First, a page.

In this series, we have evaluated MRI brain findings of serologically proven patients of dengue with clinical suspicion of encephalitis, with autopsy correlation done in 2 patients who succumbed to their illness.

   Case Reports Top

Case 1

A 44 years old female presented with 3-days history of fever with chills and headache. On the third day of the fever, she presented with features of altered sensorium, drowsiness, and slurred speech. Her pulse rate was 108/min and blood pressure (BP) 110/76 mmHg. Clinical examination revealed neck rigidity and Glasgow coma scale (GCS) of E4V1 M6 (11/15). Urgent noncontrast computed tomography (NCCT) was done, which was normal. It was followed by cerebrospinal fluid (CSF) study, which revealed the possibility of viral meningitis. Her routine haemogram showed lymphocytosis. She was detected to be positive for NS1 Antigen test for Dengue.

Contrast-enhanced MRI brain was done on the fifth day of the fever to rule out dengue meningoencephalitis. MRI brain revealed bilateral symmetrical fluid-attenuated inversion recovery (FLAIR) and T2 hyperintensities in thalami, Pons, and upper half of medulla, which were iso to hypointense on T1-weighted images and showed mild-to-moderate heterogenous enhancement on contrast administration. These areas showed restriction on diffusion weighted imaging (DWI). No blooming was seen on gradient recovery echo sequence (GRE). Similar FLAIR and T2 hyperintensities were also seen in the deep white matter of the left frontal lobe, bilateral temporal lobes in periventricular locations, and bilateral corona radiata, which did not show restriction of diffusion on DWI or blooming on GRE sequence [Figure 1]. A diagnosis of dengue encephalitis was offered. Patient was treated conservatively for 1 week, and was discharged on day 10 after complete recovery.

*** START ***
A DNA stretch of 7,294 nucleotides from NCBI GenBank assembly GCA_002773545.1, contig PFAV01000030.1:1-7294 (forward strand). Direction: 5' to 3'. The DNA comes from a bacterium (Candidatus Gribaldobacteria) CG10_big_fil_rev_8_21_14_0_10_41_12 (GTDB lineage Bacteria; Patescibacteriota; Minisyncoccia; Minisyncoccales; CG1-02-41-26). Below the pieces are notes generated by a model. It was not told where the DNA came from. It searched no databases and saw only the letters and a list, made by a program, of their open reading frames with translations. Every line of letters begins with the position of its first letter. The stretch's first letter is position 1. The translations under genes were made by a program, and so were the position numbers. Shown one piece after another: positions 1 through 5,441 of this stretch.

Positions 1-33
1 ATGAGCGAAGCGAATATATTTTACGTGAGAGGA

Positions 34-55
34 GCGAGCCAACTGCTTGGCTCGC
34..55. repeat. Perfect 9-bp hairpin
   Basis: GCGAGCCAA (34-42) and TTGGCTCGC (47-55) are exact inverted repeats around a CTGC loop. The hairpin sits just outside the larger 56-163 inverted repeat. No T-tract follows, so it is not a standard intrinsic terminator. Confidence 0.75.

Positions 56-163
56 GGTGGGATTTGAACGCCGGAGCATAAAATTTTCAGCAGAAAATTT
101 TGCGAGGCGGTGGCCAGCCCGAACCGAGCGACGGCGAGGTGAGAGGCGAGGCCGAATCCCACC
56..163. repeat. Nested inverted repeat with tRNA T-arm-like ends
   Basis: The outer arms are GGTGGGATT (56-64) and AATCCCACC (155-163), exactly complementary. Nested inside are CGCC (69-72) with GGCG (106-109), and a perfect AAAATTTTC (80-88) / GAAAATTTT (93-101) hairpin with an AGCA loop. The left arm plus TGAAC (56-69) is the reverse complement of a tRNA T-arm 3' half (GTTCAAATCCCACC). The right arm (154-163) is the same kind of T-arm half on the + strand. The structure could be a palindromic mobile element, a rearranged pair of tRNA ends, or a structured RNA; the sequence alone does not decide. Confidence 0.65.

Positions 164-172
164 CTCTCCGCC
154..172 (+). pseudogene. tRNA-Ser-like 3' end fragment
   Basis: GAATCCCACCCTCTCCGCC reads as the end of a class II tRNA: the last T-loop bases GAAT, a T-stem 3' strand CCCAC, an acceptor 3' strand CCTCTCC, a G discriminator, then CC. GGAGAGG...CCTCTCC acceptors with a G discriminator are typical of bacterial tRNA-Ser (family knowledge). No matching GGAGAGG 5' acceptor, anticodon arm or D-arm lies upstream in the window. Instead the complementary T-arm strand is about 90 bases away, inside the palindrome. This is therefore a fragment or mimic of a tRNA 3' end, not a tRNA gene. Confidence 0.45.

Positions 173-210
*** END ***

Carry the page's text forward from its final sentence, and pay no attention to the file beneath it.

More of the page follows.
Figure 1 (A-E): Axial FLAIR images show bilateral symmetrical hyperintensities in thalami, Pons and left temporal lobe (A and B). DWI and ADC images shows restriction on diffusion (C and D). Post contrast image show peripheral enhancement in bilateral thalami (E)

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Case 2

A 19-year-old male was brought to the emergency department with a history of sudden and progressive deterioration of consciousness with associated vomiting and unsteady gait. There was preceding history of fever for 2 days with chills, rigor, and intermittent headache. His urgent dengue serological test was positive.